All other confirmed introduced species (i.e. those that are very rare in the Falkland Islands) are noted, with useful identification features. Dichotomous identification keys are also provided for the larger families.

Many of the photographs were provided by local naturalists, testament to the high level of local interest in the plant diversity of the Falkland Islands.

Get your copy

The field guide can be purchased online from the Kew shop. We hope you that you will enjoy learning about the unique and beautiful flora of the Falklands.

Cover of the Falklands field guide with a white flower in front of blue sky
Field Guide to the Plants of the Falkland Islands.


Heller, T.M., Upson, R. & Lewis, R. (2019). Field Guide to the Plants of the Falkland Islands, ed. Colin Clubbe, pp.404 pp. Royal Botanic Gardens, Kew.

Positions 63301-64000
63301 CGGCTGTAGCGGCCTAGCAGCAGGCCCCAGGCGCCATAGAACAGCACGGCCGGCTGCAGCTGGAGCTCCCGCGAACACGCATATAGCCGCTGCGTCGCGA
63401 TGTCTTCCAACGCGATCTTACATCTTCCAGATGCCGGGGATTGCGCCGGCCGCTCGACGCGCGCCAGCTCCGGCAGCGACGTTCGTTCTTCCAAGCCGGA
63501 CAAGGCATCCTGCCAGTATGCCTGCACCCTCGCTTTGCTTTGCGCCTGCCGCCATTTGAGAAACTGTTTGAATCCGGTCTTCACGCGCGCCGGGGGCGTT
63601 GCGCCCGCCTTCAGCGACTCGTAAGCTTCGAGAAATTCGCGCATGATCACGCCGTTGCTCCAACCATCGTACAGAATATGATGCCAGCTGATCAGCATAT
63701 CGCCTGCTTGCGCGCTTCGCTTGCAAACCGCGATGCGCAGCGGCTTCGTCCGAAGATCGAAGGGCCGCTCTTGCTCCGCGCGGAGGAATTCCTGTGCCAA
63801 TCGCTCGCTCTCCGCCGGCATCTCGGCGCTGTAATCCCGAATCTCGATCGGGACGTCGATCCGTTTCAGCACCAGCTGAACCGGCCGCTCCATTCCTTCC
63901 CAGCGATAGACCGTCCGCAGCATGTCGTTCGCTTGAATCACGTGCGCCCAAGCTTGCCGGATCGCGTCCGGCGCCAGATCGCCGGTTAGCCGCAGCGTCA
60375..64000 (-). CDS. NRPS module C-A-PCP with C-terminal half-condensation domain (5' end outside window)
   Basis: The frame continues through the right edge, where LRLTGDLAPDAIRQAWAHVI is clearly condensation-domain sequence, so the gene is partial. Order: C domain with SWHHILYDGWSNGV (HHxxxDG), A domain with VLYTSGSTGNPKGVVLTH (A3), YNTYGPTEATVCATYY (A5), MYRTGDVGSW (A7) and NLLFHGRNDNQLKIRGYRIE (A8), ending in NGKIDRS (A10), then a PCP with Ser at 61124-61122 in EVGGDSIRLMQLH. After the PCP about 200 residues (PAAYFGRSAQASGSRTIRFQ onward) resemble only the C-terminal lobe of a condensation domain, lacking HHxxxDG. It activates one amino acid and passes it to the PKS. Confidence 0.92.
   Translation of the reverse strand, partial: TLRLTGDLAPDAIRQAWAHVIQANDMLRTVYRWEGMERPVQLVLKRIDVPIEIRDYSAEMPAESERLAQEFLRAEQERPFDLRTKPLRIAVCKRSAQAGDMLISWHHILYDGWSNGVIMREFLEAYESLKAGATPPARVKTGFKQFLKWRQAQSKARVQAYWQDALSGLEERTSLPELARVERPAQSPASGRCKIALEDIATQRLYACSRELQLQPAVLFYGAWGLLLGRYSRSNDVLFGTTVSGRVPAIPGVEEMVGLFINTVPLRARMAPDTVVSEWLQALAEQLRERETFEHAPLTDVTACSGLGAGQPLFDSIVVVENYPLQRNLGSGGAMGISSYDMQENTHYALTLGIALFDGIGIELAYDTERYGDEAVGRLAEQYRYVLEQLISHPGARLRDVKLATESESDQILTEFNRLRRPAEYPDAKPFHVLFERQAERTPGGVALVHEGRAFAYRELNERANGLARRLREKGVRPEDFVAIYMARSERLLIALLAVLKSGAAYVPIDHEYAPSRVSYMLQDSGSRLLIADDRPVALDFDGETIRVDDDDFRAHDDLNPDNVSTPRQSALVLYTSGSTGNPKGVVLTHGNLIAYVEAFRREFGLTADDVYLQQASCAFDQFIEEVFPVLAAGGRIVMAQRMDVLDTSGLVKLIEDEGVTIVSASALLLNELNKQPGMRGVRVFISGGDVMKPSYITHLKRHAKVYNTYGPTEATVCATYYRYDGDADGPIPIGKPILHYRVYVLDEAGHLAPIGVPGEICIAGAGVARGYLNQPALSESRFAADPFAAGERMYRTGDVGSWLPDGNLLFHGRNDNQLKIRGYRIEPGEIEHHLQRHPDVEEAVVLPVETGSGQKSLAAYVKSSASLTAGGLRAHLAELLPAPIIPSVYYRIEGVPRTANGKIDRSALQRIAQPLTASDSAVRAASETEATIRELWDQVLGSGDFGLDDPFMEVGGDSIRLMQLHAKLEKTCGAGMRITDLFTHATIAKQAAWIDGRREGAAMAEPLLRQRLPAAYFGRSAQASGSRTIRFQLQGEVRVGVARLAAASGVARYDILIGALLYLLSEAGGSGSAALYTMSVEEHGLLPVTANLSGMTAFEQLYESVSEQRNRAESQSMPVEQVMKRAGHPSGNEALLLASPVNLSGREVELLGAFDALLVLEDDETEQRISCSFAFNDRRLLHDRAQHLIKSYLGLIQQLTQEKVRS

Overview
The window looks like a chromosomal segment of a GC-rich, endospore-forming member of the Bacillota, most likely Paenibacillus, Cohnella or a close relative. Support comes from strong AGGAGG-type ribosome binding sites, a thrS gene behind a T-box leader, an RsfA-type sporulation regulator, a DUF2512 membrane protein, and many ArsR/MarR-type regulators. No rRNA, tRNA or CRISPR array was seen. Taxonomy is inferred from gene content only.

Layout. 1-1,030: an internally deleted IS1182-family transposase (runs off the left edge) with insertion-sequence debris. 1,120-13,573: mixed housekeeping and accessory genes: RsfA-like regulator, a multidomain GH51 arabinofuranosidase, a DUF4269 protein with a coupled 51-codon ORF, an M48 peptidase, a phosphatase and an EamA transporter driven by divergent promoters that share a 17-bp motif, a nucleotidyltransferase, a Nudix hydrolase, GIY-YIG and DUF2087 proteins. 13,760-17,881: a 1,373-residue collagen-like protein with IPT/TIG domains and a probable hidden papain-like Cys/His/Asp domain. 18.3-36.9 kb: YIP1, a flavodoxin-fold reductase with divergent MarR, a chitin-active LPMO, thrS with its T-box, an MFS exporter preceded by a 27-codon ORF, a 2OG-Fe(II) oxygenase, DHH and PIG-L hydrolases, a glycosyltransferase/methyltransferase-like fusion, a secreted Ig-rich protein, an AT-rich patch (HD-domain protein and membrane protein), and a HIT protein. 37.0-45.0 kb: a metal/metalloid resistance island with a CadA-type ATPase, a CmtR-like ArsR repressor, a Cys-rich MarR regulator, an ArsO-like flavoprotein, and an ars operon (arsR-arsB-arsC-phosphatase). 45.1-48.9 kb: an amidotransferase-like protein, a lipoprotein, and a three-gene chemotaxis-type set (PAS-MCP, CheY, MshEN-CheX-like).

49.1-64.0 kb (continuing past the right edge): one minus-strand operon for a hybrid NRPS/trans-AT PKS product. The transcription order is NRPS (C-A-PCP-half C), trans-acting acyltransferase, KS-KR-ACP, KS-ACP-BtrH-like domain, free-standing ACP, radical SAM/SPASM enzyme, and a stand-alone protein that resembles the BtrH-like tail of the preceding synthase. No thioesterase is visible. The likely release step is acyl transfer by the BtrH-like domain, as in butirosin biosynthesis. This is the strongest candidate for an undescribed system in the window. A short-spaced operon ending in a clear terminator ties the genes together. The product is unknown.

Moore, D.M. (1968). The Vascular Flora of the Falkland Islands. British Antarctic Survey. Scientific Reports. No. 60. Natural Environment Research Council, London. 

Upson, R. and Lewis, R. (2014). Updated Atlas and Checklist. Report to Falklands Conservation. 225 pp.


With thanks to our funders in the UK Government (through the Overseas Territories Environment Programme), colleagues at Falklands Conservation (with special mention to Dr Katherine Ross, Helen Marsh and Dr Andrew Stanworth), and all the landowners and residents across the Falkland Islands who have permitted access and volunteered their own time and observations of local plants.

Pale white fungi growing on a rough tree